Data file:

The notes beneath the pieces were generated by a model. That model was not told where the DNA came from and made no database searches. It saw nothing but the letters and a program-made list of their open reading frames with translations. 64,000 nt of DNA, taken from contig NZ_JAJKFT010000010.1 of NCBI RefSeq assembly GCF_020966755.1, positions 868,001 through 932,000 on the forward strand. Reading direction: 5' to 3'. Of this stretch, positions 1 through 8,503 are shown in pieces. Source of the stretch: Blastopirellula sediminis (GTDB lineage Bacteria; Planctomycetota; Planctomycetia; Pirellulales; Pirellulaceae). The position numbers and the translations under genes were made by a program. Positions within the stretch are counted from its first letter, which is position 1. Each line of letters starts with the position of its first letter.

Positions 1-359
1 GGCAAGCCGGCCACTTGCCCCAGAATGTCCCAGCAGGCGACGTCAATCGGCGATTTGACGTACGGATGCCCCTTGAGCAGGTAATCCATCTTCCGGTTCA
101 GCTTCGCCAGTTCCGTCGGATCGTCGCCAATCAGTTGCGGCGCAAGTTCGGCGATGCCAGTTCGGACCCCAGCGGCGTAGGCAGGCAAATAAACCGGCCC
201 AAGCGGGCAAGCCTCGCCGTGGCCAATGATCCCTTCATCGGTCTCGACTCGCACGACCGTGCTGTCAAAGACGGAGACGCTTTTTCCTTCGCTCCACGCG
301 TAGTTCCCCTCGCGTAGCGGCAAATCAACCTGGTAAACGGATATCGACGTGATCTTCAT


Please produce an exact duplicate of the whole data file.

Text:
The notes beneath the pieces were generated by a model. That model was not told where the DNA came from and made no database searches. It saw nothing but the letters and a program-made list of their open reading frames with translations. 64,000 nt of DNA, taken from contig NZ_JAJKFT010000010.1 of NCBI RefSeq assembly GCF_020966755.1, positions 868,001 through 932,000 on the forward strand. Reading direction: 5' to 3'. Of this stretch, positions 1 through 8,503 are shown in pieces. Source of the stretch: Blastopirellula sediminis (GTDB lineage Bacteria; Planctomycetota; Planctomycetia; Pirellulales; Pirellulaceae). The position numbers and the translations under genes were made by a program. Positions within the stretch are counted from its first letter, which is position 1. Each line of letters starts with the position of its first letter.

Positions 1-359
1 GGCAAGCCGGCCACTTGCCCCAGAATGTCCCAGCAGGCGACGTCAATCGGCGATTTGACGTACGGATGCCCCTTGAGCAGGTAATCCATCTTCCGGTTCA
101 GCTTCGCCAGTTCCGTCGGATCGTCGCCAATCAGTTGCGGCGCAAGTTCGGCGATGCCAGTTCGGACCCCAGCGGCGTAGGCAGGCAAATAAACCGGCCC
201 AAGCGGGCAAGCCTCGCCGTGGCCAATGATCCCTTCATCGGTCTCGACTCGCACGACCGTGCTGTCAAAGACGGAGACGCTTTTTCCTTCGCTCCACGCG
301 TAGTTCCCCTCGCGTAGCGGCAAATCAACCTGGTAAACGGATATCGACGTGATCTTCAT